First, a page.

In 2018, South Korea’s SK Innovation beat its larger, local rival LG Chem to a multibillion dollar deal to supply German carmaker Volkswagen with electric vehicle batteries in the United States.
With great fanfare, SK Innovation (SKI) broke ground in March on a $1.7 billion factory in Commerce, Georgia, about 200 km from VW’s (VOWG_p.DE) Chattanooga plant, which will be the automakers electric vehicle hub in the United States.
LG Chem (LGC) had other ideas.
Stung by missing out on the VW deal to the new kid on the block and the departure of 77 employees for its rival across the Han River in Seoul, LGC took SKI to court in the United States in April accusing it of misappropriating trade secrets.
Fast forward seven months and the two firms have hit each other with U.S. lawsuits for battery patent infringements in a bitter row that threatens to disrupt the launches of electric vehicles (EVs) by some of the world’s biggest carmakers.
US court filings reviewed by Reuters show the feuding firms are trying to stop each other from importing and selling EV batteries destined for the SUVs VW will build in Tennessee as well as GM’s Bolt, Ford pickups, Jaguar’s I-Pace, Audi’s e-tron, and Kia Motor’s Niro.
At stake is the Korean firms’ ability to supply automakers in the United States with batteries just as the car producers are scrambling to lock in supplies with lucrative contracts ahead of an expected surge in demand, according to court filings by the two companies and several industry experts.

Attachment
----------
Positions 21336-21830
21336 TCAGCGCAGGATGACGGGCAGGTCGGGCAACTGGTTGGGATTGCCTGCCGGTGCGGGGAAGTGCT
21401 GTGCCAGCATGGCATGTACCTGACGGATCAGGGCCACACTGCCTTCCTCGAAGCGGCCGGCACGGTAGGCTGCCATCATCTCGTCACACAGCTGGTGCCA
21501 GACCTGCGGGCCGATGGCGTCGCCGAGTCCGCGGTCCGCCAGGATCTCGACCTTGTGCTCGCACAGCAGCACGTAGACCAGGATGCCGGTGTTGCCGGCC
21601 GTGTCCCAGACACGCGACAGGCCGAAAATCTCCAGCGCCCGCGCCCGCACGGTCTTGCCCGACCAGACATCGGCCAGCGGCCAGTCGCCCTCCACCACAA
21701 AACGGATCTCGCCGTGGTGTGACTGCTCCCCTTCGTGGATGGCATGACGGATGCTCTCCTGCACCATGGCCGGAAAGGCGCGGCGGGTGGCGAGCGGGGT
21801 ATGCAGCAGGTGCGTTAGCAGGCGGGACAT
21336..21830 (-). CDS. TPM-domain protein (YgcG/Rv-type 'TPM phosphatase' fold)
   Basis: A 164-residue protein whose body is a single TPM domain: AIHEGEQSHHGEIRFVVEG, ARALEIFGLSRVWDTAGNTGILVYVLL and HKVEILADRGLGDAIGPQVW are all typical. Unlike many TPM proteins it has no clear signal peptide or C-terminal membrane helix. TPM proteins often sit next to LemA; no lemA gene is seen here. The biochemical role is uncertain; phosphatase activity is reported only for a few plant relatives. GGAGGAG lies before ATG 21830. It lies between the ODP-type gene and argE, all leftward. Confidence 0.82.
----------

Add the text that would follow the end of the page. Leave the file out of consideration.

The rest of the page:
“Whoever loses the fight would suffer a fatal blow, unless the two reach a settlement. This will also be a setback for automakers,” said Cho Jae-phil, a professor at Ulsan National Institute of Science and Technology who worked previously at another Korean rival, Samsung SDI.
Ford spokeswoman Jennifer Flake said it was encouraging LGC and SKI to resolve their conflict without litigation and that it believed there was sufficient demand for multiple suppliers.
“We are aware of the issue. As a normal course of action, we have business continuity plans in place to protect our interests,” Flake said in an emailed statement to Reuters.
GM spokesman Patrick Morrissey said the company was aware of the dispute and at this point it did not expect any impact on the production of its Chevy Bolt electric vehicle.
Kia, Jaguar Land Rover and Volkswagen, which also owns Audi, declined to comment.
Volkswagen has said it is worried there won’t be enough batteries for all the EVs it plans to launch in the next five years, partly because producers such as LGC and China’s CATL don’t have enough skilled workers for new plants in Europe to ramp up output quickly.
According to Korea’s battery industry tracker SNE Research, the market for EV batteries – the most expensive and important component in the vehicles – is set to grow 23% a year to reach $167 billion by 2025, making it bigger than the global memory chip market which is expected to be worth $150 billion by then.